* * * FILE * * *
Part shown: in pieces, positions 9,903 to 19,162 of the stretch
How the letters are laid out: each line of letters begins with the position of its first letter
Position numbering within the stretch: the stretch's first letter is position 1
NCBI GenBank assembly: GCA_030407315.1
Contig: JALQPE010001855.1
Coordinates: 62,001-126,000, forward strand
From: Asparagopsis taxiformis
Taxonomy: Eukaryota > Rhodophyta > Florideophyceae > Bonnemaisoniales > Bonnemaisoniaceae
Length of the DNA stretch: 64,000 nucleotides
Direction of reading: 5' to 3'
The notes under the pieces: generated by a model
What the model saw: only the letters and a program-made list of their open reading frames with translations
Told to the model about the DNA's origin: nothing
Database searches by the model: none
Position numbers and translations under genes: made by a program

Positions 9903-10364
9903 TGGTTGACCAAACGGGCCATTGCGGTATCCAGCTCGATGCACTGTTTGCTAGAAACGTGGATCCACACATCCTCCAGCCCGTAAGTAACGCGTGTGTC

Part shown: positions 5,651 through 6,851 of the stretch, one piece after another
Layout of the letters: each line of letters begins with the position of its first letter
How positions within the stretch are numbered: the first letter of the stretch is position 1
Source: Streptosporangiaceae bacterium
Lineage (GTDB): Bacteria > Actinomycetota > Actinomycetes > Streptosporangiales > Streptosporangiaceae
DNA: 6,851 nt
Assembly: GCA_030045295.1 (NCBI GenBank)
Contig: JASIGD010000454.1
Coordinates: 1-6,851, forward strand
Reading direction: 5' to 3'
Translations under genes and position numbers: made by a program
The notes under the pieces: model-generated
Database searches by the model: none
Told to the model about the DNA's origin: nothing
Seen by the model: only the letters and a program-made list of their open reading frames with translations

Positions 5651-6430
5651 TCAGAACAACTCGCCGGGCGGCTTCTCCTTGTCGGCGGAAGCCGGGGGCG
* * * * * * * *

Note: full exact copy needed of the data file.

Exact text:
Part shown: in pieces, positions 9,903 to 19,162 of the stretch
How the letters are laid out: each line of letters begins with the position of its first letter
Position numbering within the stretch: the stretch's first letter is position 1
NCBI GenBank assembly: GCA_030407315.1
Contig: JALQPE010001855.1
Coordinates: 62,001-126,000, forward strand
From: Asparagopsis taxiformis
Taxonomy: Eukaryota > Rhodophyta > Florideophyceae > Bonnemaisoniales > Bonnemaisoniaceae
Length of the DNA stretch: 64,000 nucleotides
Direction of reading: 5' to 3'
The notes under the pieces: generated by a model
What the model saw: only the letters and a program-made list of their open reading frames with translations
Told to the model about the DNA's origin: nothing
Database searches by the model: none
Position numbers and translations under genes: made by a program

Positions 9903-10364
9903 TGGTTGACCAAACGGGCCATTGCGGTATCCAGCTCGATGCACTGTTTGCTAGAAACGTGGATCCACACATCCTCCAGCCCGTAAGTAACGCGTGTGTC

Part shown: positions 5,651 through 6,851 of the stretch, one piece after another
Layout of the letters: each line of letters begins with the position of its first letter
How positions within the stretch are numbered: the first letter of the stretch is position 1
Source: Streptosporangiaceae bacterium
Lineage (GTDB): Bacteria > Actinomycetota > Actinomycetes > Streptosporangiales > Streptosporangiaceae
DNA: 6,851 nt
Assembly: GCA_030045295.1 (NCBI GenBank)
Contig: JASIGD010000454.1
Coordinates: 1-6,851, forward strand
Reading direction: 5' to 3'
Translations under genes and position numbers: made by a program
The notes under the pieces: model-generated
Database searches by the model: none
Told to the model about the DNA's origin: nothing
Seen by the model: only the letters and a program-made list of their open reading frames with translations

Positions 5651-6430
5651 TCAGAACAACTCGCCGGGCGGCTTCTCCTTGTCGGCGGAAGCCGGGGGCG